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Willis Harbaugh Laughery


Willis and Dorothy Laughery
Willis Harbaugh Laughery
(pronounced "loff-ree") was born in 1909 in Vanderbilt, Fayette County, PA, the youngest son of David Leander and Martha Jane "Mattie" (Harbaugh) Laughery. He and his wife were the founders of the Laughery Reunion in the early 1960s which continue today.

As a one-year-old boy, in about 1910, Willis moved with his parents from Vanderbilt, Fayette County -- where his father had been United States postmaster -- to the state of Delaware, settling on a farm in Farmington, Kent County. 

In 1930, when the federal census was taken, the 21-year-old Willis made his home with his widowed mother on the family farm near Farmington. After his mother's death in 1933, Willis became owner of the farm, and lived there himself until his death. 

Willis married Dorothy Hamilton (1911-1989), the daughter of Abe and Ida B. (Walls?) Hamilton. The date of their nuptials was Dec. 14, 1932, at Harrington, Kent County, DE, when Willis was age 23 and Dorothy 21.

Willis and brother Arthur
They had no children, but provided much love and attention to their nieces and nephews. One niece called them a "magnet for family." He is said to have been "very quiet and kind, easy going, not pushy." Three of Dorothy's nieces and nephews were raised in their home.

The Laugherys raised soybeans, corn and turkeys on their farm. He also drove a milk truck and a school bus to make ends meet. He was a charter member of the Farmington Volunteer Fire Department.

Willis' eldest sister Kathleen Martin was the only one of the siblings not to move to Delaware. She remained in Connellsville, Fayette County, where she and her husband raised their family. The Martins traveled to Farmington to visit during the summers, and stayed with Willis and Dorothy. 

In fact, when the Martins or other of his extended family would visit, "Uncle Willie" and "Aunt Dorothy" would load up his truck with a picnic lunch of chicken, tuna fish sandwiches, fruit and ice tea and lead a caravan of vehicles in a 28-mile drive to Keybox Road Beach, his favorite ocean spot near Rehoboth Beach. Removing the large tarpaulin covering the food, he would set up the tarp like an umbrella on the beach for those who preferred shade, and would spend the entire day. In 1953, when the Martins left for one such visit in Delaware, Willis was mentioned in a Connellsville (PA) Daily Courier article about the impending visit.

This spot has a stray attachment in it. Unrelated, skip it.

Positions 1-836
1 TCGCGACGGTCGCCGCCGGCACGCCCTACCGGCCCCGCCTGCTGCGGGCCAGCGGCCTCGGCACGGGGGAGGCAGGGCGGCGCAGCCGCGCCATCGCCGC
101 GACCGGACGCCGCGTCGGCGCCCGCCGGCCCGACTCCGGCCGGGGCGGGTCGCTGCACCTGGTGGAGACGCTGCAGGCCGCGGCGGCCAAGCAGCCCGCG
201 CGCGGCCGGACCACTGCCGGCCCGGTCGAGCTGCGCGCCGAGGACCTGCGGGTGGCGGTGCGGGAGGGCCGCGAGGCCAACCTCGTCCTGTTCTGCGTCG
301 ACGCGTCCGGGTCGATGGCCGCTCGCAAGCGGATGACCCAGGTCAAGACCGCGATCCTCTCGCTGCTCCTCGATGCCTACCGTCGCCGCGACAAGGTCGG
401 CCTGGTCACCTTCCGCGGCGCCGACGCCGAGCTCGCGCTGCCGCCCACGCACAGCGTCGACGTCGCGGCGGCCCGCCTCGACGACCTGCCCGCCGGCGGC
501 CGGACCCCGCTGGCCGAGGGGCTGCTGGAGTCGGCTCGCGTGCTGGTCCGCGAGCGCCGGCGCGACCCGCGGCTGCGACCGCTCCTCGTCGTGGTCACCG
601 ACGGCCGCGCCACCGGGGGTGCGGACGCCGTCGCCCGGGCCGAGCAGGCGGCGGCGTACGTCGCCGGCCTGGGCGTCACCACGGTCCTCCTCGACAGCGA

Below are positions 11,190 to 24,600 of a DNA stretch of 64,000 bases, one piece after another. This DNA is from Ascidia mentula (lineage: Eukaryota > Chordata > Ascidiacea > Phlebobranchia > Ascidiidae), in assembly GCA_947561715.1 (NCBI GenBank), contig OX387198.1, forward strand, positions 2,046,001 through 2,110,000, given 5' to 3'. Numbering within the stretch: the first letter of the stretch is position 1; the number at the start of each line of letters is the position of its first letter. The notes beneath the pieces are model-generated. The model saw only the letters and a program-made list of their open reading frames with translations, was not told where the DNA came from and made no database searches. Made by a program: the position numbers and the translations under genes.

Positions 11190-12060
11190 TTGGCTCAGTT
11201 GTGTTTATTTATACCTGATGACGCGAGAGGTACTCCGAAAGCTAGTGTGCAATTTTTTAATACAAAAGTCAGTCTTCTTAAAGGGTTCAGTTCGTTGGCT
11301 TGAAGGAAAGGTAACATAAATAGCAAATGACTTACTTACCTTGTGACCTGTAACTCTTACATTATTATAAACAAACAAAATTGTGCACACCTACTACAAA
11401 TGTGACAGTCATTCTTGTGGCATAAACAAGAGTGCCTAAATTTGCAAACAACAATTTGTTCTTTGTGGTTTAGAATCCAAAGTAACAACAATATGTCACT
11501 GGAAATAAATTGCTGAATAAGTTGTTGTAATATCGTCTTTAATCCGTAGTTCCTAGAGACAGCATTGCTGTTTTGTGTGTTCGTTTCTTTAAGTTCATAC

Rehoboth Beach, Delaware, near Willis' favorite beach spot where he took his nieces and nephews for daylong outings


Cookbook naming Dorothy
Understanding the importance of mutual interdependence that the local rural community faced in protecting against fire, Willis was a charter member of the Farmington Fire Company. Accordingly, Dorothy belonged to the fire company's Ladies Auxiliary. In 2005, many years after her death, Dorothy was named on a list of deceased members in a special cookbook published by the Ladies' Auxiliary, entitled 50th Anniversary Cookbook. An original copy today is preserved in our research library.

In 1958, wishing to reconnect with his Harbaugh cousins "back home" in the mountains, Willis traveled 340 miles from Farmington to attend the annual Harbaugh Reunion in Kingwood, Somerset County. That year, he received the "Furthest Traveled" award, and his name was inscribed in the official minutes (which are posted in full text on our website). It is unknown whether he and Dorothy made any future trips to the Harbaugh gathering in Western Pennsylvania.

About five years after attending the Harbaugh Reunion, in 1963, desiring to bring the growing, sprawling extended Delaware Laughery clan together, he and Dorothy held a picnic for the clan on their farm. The event was so successful that another one was held the following year. It became what today is known as the Laughery Reunion. 

In 2010, the founder of this website attended the 46th Laughery Reunion, held at the VFW Hall in Greenwood.


Willis and Dorothy (far left) at a Harbaugh Reunion at Kingwood in Somerset County, PA -- just a few miles from where their great-great grandparents, Jacob and Maria Minerd Sr., settled in 1791.


Obituary, 1985
Willis retired in 1965. He and Dorothy spent the next 20 years of his life in relatively quiet retirement on their beloved farm.

In the 1970s, a small airport was build directly across the road from the Laughery homeplace, used for spraying crops. It is known as the Chorman Airport and continues to operate today.

Hollywood Cemetery
Suffering from diabetes, Willis died of a heart attack in Milford Memorial Hospital in March 1985, at the age of 74. 

Dorothy outlived him by four years and struggled with the debilitating effects of Alzheimer's disease. 

She passed away at the age of 78 on Oct. 14, 1989. 

They are buried together in Hollywood Cemetery.



First Laughery Reunion in 1963, on picnic tables in the front yard of Willis and Dorothy's home


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